Luckily, Tom and his team didn't go take a nap. Instead, they poured over studies and talked to experts to get some answers on why renewable energy is a big thing everywhere but inside our bodies.

From Are You Fully Charged?:

To discover what creates a full charge, my team and I reviewed countless articles and academic studies, and interviewed some of the world’s leading social scientists. We identified and catalogued more than 2,600 ideas for improving daily experience.

They found there were three factors that separated your supercharged days from your "low battery" ones. Tom summed up their results in his book, Are You Fully Charged?: The 3 Keys to Energizing Your Work and Life.

We're going to look at some of what he found and learn how to have more energy.

Alrighty, let's get to it...


Everybody wants happiness -- but that little bugger can be quite elusive and fleeting. As Viktor Frankl once said, "Happiness cannot be pursued; it must ensue. One must have a reason to 'be happy.'"

But if we seek meaning in life, we often get happiness as a bonus. So what's "meaning"?

It comes down to doing stuff that benefits other people. Research shows what makes us happy in the moment is often kinda selfish. And here's where things get a little weird...

Because neuroscience studies demonstrate that while focusing on meaning ends up making us happier, pursuing our own happiness can make us -- believe it or not -- unhappy.

From Are You Fully Charged?:

A 2014 study followed a group of teenagers for a full year to see how their brains reacted to self-fulfilling (hedonic) acts versus acts that created meaning (eudaimonic) using fMRI scans and questionnaires. While the participants were in the fMRI scanner, researchers posed scenarios to them about keeping money for themselves versus donating it to their families. The researchers also followed up at the end of the year to review any changes from the teens’ baseline levels of depressive symptoms. The results revealed that teenagers who had the greatest brain response to meaningful actions had the greatest declines in depressive symptoms over time. In contrast, teens who made more self-fulfilling decisions were more likely to have an increase in risk of depression. Meaningful activity essentially protects the brain from dark thoughts.

But happiness feels good, right? Isn't that why they call it happiness? Well, oddly enough, it doesn't feel good to your body if there's no meaning. The bodies of people who are cheery but lack anything deeper actually show higher levels of inflammation.

Happiness without meaning is the physical equivalent of being stressed out.

From Are You Fully Charged?:

When participants in a study led by the University of North Carolina’s Barbara Fredrickson were happy but lacked meaning in their lives (defined as pursuing a purpose bigger than self), they exhibited a stress-related gene pattern that is known to activate an inflammatory response. They had the same gene expression pattern as people dealing with constant adversity have. Over time, this pattern leads to chronic inflammation, which is related to a host of illnesses, like heart disease and cancer. Fredrickson noted, “Empty positive emotions... are about as good for you as adversity.” Unfortunately, 75 percent of participants in Fredrickson’s study fell into this category; their happiness levels outpaced their levels of meaningfulness. In contrast, participants who had meaning in their lives, whether or not they characterized themselves as happy, showed a deactivation in this stress-related gene pattern.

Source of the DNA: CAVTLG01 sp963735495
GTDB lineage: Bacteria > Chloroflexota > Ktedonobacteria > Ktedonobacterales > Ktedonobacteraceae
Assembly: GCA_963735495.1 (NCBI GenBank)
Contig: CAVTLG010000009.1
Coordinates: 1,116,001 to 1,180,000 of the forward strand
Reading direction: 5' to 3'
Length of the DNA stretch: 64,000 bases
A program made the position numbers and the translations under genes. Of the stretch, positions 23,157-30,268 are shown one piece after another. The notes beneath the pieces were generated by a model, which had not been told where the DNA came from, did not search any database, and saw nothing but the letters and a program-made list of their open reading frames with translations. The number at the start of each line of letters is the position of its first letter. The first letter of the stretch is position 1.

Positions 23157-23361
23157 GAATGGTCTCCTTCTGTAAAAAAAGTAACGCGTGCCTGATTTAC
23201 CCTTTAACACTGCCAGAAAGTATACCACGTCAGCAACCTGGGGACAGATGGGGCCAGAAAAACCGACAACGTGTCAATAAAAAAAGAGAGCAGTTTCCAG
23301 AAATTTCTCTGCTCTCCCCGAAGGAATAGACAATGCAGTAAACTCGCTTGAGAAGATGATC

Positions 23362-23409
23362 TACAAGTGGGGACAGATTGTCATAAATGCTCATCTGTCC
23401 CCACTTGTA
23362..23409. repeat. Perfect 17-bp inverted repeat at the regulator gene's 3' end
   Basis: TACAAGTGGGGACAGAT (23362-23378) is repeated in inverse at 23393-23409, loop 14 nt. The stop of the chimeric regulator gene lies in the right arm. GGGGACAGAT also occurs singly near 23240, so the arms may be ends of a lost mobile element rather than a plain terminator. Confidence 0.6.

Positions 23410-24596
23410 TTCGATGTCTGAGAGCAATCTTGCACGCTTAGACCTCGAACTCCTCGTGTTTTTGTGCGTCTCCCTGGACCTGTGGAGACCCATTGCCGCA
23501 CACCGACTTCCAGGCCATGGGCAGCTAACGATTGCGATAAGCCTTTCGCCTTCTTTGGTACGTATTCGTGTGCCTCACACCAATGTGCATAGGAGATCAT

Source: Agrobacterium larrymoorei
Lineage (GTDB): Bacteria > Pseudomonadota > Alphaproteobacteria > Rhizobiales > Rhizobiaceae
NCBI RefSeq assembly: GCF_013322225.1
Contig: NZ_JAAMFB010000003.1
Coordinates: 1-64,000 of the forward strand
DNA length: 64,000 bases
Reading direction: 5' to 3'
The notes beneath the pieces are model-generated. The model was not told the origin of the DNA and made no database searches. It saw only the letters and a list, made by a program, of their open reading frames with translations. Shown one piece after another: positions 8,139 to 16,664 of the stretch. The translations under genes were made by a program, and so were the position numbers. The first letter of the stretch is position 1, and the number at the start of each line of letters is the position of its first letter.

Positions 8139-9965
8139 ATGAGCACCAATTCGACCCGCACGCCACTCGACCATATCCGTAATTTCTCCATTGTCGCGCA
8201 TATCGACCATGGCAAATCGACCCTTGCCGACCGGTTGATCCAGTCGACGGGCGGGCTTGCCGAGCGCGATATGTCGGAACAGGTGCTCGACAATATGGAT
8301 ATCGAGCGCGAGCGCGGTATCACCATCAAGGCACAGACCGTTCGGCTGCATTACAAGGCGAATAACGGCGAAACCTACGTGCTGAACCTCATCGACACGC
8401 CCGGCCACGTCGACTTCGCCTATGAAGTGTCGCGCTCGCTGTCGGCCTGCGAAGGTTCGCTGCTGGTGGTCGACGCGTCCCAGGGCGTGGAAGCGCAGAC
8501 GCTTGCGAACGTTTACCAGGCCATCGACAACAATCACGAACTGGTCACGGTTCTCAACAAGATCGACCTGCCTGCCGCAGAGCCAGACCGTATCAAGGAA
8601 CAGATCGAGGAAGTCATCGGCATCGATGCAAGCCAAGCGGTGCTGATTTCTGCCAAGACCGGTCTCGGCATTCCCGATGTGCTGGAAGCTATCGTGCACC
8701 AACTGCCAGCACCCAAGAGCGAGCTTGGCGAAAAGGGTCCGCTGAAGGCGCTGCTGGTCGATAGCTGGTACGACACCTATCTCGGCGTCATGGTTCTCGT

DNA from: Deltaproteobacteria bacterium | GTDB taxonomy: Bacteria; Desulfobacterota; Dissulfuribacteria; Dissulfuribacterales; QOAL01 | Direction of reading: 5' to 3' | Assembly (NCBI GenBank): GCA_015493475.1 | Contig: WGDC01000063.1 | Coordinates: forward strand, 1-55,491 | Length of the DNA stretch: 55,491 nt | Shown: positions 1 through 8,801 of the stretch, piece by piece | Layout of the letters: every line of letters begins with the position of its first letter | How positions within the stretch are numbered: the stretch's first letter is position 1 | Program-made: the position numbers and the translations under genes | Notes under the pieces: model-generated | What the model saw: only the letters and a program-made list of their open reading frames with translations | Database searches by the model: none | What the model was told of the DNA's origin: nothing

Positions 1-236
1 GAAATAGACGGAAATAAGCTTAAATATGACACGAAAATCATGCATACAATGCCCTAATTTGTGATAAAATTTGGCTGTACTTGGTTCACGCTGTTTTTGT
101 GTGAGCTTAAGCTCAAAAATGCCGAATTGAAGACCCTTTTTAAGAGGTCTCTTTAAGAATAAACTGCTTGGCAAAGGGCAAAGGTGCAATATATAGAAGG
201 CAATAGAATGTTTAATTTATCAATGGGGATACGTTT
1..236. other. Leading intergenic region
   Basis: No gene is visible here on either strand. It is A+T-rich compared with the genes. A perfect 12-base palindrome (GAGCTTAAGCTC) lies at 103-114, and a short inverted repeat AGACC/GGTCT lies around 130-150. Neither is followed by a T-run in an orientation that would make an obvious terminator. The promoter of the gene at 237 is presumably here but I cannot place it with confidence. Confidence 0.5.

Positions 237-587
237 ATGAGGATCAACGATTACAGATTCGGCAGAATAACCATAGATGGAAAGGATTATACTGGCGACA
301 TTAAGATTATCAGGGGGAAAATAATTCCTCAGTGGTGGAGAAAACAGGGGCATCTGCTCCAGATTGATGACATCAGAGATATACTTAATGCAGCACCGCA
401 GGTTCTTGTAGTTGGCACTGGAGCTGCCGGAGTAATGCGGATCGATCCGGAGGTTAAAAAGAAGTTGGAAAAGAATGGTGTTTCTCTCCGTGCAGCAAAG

And when we feel we're making progress in meaningful work we're 250% more likely to be engaged at the office.

From Are You Fully Charged?:

My research suggests that the odds of being completely engaged in your job increase by more than 250 percent if you spend a lot of time doing meaningful work throughout the day. To discover what leads to better work and lives, Harvard Business School’s Teresa Amabile and psychologist Steven Kramer sorted through 12,000 diary entries and 64,000 specific workday events collected from 238 workers across seven different companies. Their conclusion from this research was: “Of all the events that engage people at work, the single most important — by far — is simply making progress in meaningful work.”

Okay, so how do we find this meaning stuff? Well, you don't find it. You create it. Research in the area of "job-crafting" shows that if we tweak how we work, we can enjoy a lot more meaning in those hours at the office.

What activities give you a feeling of engagement, warmth and pride in what you do? Find a way to spend more of your time doing that stuff and less of the other stuff. Talk to your boss and co-workers to try and shift duties around if you need to.

And speaking of co-workers, who makes you feel good versus stressed? How can you spend more time with the former and less time with the latter?

Small changes in how you work can make a big difference in how you feel.

From Are You Fully Charged?:

This research, led by a team at the University of Michigan, found that you can craft existing jobs to significantly improve the meaningfulness of your work. Effective “job crafting” starts by looking at how much time you dedicate to specific tasks that give you energy each day. It also entails looking at the way your relationships at work and your perception of what you do create meaning for others.

I know what some people are thinking... they can't change a thing about what they do or who they work with. No, you're not screwed.